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Advice for project in soft maple

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  • Advice for project in soft maple

    Good afternoon all,

    I've been preparing for a restoration project on my Dad's old side-by-side shotgun. It's an old, inexpensive gun and the stock was in pretty rough condition. I'm planning to do a combination of relief carving for the main butt stock scene components, and pyrography for the rest of the background. After removing the very dark finish, I discovered that the stock is soft maple, but it has quite a lot of hard grain. I sketched out the design for the butt stock, grip and under side of the forearm. The grip and forearm have two parallel lines I want to burn as a border. Inside those lines is carved basket weave. Here's photos of the design...

    I recently upgraded from the hobby kit burning pens I had to a Burnmaster Eagle variable temp unit. It's very different from what I was used to. I've been practicing on a bunch of poplar scraps I had kicking around. I find that it's difficult to keep the lines consitently spaced, especially when I encounter hard grain which causes the tip to veer, or softer grain which causes the tip to sink. I've tried various tips, and tried using a straight edge, but because there are fairly tight curves in both patterns, I'm having a tough time - even in this softer wood. Can't imagine what the soft maple will be like. I purchased some soft maple this morning that has similar grain and plan to begin practicing with that tomorrow. Thought it would be good to put this request out there before I get started. Any advice would be greatly appreciated. Thanks in advance.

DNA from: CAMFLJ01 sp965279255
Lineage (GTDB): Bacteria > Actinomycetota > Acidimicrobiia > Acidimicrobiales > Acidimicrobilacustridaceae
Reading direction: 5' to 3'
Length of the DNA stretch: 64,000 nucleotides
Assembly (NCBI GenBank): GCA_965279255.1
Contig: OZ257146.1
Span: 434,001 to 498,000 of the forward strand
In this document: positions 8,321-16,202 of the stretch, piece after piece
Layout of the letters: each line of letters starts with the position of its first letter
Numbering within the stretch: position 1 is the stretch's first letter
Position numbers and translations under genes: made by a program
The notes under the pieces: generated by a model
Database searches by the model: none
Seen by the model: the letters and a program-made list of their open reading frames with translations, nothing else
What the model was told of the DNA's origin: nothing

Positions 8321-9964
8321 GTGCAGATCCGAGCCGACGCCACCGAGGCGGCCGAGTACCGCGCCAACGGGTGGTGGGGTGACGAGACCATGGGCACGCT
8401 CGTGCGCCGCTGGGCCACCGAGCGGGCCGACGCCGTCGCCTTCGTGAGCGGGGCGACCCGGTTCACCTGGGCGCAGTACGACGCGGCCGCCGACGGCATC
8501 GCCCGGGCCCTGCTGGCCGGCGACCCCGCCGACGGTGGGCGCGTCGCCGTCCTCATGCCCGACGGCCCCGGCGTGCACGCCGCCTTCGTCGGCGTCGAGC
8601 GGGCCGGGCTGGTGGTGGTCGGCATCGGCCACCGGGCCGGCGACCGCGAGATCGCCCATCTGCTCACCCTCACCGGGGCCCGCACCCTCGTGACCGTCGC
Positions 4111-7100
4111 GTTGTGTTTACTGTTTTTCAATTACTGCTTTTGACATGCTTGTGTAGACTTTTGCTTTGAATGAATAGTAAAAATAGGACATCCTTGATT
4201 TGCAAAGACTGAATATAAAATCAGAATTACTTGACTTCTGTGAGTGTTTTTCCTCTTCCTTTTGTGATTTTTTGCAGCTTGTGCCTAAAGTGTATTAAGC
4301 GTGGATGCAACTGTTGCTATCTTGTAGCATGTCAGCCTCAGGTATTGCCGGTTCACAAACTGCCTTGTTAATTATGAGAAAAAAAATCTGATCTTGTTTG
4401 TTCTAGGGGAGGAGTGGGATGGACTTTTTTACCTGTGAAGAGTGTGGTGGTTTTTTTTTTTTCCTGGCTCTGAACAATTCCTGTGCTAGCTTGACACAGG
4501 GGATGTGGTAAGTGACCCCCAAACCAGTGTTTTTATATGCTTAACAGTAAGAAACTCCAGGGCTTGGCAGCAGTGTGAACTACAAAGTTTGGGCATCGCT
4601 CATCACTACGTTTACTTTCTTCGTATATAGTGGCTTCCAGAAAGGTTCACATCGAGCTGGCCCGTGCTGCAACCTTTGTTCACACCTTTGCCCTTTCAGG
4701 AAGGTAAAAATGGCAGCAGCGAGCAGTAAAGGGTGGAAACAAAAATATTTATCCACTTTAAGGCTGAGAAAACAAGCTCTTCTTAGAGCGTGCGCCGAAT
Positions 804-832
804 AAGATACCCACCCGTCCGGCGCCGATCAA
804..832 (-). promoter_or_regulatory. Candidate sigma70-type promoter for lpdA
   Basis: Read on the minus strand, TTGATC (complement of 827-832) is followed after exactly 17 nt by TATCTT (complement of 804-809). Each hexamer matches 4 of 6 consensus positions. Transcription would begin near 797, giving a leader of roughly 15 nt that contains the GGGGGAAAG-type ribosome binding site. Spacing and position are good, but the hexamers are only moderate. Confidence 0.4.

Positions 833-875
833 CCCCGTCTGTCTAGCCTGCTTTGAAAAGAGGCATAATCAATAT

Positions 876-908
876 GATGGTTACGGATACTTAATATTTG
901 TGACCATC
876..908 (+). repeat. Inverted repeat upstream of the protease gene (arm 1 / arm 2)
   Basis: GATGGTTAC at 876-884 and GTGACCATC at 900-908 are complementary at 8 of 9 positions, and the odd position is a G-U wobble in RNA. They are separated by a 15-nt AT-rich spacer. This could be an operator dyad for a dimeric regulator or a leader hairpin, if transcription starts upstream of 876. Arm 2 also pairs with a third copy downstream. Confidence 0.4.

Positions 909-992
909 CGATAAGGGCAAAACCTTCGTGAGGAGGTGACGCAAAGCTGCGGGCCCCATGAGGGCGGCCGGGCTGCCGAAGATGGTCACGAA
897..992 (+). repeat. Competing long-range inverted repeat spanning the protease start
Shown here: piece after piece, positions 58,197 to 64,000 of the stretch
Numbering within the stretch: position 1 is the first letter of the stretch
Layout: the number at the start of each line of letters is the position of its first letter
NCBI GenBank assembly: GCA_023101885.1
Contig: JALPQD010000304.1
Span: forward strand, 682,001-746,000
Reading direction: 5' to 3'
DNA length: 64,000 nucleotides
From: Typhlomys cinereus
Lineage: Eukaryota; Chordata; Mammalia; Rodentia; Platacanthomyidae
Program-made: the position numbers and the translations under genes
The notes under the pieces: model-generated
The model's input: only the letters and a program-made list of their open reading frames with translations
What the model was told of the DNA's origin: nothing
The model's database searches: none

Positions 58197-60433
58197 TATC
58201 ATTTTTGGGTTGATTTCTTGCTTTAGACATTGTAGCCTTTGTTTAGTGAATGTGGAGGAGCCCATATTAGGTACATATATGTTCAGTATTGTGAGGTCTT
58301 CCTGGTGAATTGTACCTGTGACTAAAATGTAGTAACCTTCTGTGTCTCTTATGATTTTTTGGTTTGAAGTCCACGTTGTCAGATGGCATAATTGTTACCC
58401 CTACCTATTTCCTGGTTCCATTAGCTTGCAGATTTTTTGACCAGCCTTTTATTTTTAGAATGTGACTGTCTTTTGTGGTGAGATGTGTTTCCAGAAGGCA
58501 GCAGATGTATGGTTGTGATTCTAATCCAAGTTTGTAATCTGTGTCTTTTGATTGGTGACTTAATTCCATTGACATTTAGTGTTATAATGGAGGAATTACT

HW (aka Rick)
    GO BRUINS!

  • #2
    Maple is a good wood to burn on and practice practice, practice before you work on your final piece. You can begin with a very light burn to get a "feel" of the wood and then repeat to make it darker. All kinds of tricks but all you need are some head magnifiers and a steady hand. Harbor Freight has some cheap magnifiers that work fine. Again, practice is the key. Your burn pattern seems simple enough but again, practice the pattern on similar wood before starting on your final piece. Use Saral graphite or similar transfer paper...do not use typing type paper...difficult to erase.

    Good luck and your pattern is "doable" just take your time.
    Bill
    Living among knives and fire.

    http://www.westernwoodartist.com

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